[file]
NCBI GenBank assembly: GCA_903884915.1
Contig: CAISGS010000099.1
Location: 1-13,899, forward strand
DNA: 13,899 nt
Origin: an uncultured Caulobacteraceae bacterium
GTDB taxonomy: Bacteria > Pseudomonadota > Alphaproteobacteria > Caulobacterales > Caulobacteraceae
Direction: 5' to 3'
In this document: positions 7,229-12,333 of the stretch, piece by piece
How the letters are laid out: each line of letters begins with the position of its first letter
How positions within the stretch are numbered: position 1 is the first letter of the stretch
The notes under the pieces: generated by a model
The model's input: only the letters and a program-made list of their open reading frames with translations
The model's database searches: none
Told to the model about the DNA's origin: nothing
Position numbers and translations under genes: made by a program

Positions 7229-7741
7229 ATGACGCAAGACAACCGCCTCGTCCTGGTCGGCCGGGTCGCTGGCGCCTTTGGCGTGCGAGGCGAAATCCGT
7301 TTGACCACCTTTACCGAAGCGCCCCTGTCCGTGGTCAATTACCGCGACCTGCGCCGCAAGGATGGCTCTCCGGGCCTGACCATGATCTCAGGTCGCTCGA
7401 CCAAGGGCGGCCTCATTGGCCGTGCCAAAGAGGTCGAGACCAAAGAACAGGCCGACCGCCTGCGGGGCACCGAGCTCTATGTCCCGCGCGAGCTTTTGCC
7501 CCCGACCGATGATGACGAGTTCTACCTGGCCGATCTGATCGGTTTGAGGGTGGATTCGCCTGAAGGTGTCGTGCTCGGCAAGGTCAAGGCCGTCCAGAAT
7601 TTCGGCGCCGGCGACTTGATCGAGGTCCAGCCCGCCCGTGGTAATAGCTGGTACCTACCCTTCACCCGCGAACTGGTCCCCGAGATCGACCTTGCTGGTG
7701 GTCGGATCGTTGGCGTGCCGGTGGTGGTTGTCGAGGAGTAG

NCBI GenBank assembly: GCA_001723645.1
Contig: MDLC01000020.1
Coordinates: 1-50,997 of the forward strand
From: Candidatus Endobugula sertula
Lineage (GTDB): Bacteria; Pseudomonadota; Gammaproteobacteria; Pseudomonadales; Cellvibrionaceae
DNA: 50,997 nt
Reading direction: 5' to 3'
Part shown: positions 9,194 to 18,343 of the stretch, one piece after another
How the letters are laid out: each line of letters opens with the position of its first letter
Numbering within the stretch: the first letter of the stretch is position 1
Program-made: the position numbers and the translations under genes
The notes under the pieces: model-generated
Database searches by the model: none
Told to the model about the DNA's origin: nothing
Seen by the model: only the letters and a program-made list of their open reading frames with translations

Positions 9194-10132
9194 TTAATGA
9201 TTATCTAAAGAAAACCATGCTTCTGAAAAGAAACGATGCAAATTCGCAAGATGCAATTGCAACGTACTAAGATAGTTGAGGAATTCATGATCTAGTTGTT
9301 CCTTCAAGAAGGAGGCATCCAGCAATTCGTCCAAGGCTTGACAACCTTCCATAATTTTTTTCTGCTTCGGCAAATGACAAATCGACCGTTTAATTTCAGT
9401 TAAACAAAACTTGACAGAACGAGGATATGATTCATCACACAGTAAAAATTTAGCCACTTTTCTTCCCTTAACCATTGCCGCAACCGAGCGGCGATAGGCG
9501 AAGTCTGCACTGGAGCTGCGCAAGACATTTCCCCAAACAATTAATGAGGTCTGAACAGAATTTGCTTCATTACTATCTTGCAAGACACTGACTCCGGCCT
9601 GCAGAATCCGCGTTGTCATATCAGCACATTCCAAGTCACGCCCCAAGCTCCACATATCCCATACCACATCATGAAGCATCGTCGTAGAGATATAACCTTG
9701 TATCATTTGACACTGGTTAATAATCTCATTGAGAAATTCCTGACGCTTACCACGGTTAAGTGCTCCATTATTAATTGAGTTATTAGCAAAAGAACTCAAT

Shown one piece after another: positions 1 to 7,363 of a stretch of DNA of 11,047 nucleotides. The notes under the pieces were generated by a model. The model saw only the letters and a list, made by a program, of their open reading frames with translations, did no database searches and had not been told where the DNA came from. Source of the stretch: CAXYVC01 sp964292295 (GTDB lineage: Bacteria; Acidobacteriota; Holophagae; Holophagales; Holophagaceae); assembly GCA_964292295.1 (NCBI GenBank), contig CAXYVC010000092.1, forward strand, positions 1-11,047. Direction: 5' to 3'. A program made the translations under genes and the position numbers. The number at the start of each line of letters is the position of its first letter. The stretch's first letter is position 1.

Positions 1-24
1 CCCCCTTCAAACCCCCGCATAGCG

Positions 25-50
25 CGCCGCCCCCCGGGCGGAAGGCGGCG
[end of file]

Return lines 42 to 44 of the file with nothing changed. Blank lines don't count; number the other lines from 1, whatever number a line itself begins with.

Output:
9401 TAAACAAAACTTGACAGAACGAGGATATGATTCATCACACAGTAAAAATTTAGCCACTTTTCTTCCCTTAACCATTGCCGCAACCGAGCGGCGATAGGCG
9501 AAGTCTGCACTGGAGCTGCGCAAGACATTTCCCCAAACAATTAATGAGGTCTGAACAGAATTTGCTTCATTACTATCTTGCAAGACACTGACTCCGGCCT
9601 GCAGAATCCGCGTTGTCATATCAGCACATTCCAAGTCACGCCCCAAGCTCCACATATCCCATACCACATCATGAAGCATCGTCGTAGAGATATAACCTTG